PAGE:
Evangelical Tim Farron — who resigned in 2017 as leader of the Liberal Democrats after announcing that "remaining faithful to Christ" was incompatible with leading his party due to its pro-gay stance — voted against the bill, arguing that "its instincts are authoritarian."
But evangelical MP Gary Streeter, who is also chair of Christians in Parliament, told Church Militant that he voted for the bill as it "simply extends existing powers to get us through this pandemic and enables the vital unlocking, set out in the roadmap, to take place."
"As soon as it is safe to do so, all freedoms will be restored, hopefully, this summer," Streeter said.
Voting against the bill, Catholic MP Mark Harper argued that "by the government's own admission," the Coronavirus Act measures were "extraordinary and would not be acceptable in normal circumstances."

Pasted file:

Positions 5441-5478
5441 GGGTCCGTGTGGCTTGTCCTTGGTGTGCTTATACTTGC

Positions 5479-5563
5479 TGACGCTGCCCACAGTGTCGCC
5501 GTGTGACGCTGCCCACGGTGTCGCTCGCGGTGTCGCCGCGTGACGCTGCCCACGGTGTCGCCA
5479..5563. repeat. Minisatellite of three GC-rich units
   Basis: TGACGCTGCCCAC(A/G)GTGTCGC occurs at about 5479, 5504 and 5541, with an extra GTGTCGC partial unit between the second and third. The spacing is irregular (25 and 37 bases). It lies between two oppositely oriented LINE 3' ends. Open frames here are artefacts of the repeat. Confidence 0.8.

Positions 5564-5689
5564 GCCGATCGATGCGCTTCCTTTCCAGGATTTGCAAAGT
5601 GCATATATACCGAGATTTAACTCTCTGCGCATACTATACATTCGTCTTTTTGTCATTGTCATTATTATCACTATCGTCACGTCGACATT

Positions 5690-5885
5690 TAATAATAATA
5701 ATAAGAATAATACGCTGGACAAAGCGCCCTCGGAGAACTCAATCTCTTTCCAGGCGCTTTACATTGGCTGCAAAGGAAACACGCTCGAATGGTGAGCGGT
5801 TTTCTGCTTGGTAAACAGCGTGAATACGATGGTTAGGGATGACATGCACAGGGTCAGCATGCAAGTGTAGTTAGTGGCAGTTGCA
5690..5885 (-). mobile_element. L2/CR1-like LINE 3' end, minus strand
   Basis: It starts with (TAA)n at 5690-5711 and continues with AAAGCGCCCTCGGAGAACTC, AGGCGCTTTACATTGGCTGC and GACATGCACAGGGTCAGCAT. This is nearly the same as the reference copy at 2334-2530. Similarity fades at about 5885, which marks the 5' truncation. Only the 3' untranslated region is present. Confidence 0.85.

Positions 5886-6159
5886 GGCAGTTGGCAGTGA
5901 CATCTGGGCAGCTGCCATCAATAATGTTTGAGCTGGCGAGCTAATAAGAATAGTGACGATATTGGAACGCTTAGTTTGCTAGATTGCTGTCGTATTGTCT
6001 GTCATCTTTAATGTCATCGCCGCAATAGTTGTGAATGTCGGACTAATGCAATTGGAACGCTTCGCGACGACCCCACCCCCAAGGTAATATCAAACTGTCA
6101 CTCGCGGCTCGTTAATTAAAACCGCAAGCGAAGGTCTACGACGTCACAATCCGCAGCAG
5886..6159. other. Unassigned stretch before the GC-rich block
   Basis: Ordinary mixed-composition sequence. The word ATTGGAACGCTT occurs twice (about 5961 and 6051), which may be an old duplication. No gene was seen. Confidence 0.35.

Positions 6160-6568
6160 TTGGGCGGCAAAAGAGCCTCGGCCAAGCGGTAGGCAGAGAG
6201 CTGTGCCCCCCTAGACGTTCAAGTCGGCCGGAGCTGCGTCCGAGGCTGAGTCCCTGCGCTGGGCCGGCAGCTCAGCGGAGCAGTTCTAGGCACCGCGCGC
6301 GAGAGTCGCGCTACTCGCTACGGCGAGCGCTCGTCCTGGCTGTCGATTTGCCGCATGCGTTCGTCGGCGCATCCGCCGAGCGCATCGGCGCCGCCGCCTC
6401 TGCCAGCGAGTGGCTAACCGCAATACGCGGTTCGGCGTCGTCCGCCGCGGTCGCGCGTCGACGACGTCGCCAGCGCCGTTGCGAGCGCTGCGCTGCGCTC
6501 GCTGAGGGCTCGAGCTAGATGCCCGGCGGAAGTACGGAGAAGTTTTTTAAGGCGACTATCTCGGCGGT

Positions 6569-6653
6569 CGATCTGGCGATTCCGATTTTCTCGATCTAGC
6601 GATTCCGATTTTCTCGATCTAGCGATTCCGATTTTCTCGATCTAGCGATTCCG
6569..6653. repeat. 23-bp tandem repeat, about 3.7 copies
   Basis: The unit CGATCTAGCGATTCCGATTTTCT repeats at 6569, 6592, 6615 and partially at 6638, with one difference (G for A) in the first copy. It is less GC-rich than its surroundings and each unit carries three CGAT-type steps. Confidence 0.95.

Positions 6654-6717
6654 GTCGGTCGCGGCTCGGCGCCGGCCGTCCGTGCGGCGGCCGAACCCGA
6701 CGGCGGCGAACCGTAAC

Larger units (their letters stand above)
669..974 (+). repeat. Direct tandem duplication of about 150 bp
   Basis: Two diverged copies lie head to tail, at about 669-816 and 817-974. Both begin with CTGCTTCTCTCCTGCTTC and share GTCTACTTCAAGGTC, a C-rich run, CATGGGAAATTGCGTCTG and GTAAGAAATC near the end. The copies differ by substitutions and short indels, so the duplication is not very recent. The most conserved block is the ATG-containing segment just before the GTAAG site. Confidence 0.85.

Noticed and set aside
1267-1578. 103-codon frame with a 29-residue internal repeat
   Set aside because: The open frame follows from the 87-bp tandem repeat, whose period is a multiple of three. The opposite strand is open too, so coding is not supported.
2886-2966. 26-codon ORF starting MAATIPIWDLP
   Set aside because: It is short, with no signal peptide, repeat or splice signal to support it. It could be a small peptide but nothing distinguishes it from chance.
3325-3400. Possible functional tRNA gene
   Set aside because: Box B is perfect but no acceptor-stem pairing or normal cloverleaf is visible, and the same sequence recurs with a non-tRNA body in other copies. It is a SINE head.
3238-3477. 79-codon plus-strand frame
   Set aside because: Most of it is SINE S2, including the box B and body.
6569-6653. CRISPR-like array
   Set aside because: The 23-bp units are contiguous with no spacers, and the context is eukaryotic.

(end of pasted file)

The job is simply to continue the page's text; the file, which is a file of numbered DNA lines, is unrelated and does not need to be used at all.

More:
A number of MPs who voted in favor of the bill protested against Schedule 21 and 22, which give the government unlimited powers of forced detention, quarantine and biological testing — even of children — as well as the authority for ministers to ban any gathering or protest.
Church Militant reported earlier how the Catholic bishops of England and Wales, led by Cdl. Vincent Nichols, enthusiastically supported lockdowns and the closure of churches.
"Some bishops closed places of worship with a determination verging on relish," Damian Thompson, associate editor of The Spectator, told Church Militant in May. "Others, meanwhile, are not part of the bishops' conference inner circle and were neither consulted nor happy about the decision."
"What I find most disturbing is that priests who want to speak out against the total lockdown of churches are being muzzled by the more control-freak bishops," Thompson lamented.
According to The Tablet, around 11% of members in the 2015 Parliament identified as Catholics. The numbers revealed that 72 out of 646 members were Catholic. There are no official figures on the religious affiliation of MPs in the current parliament.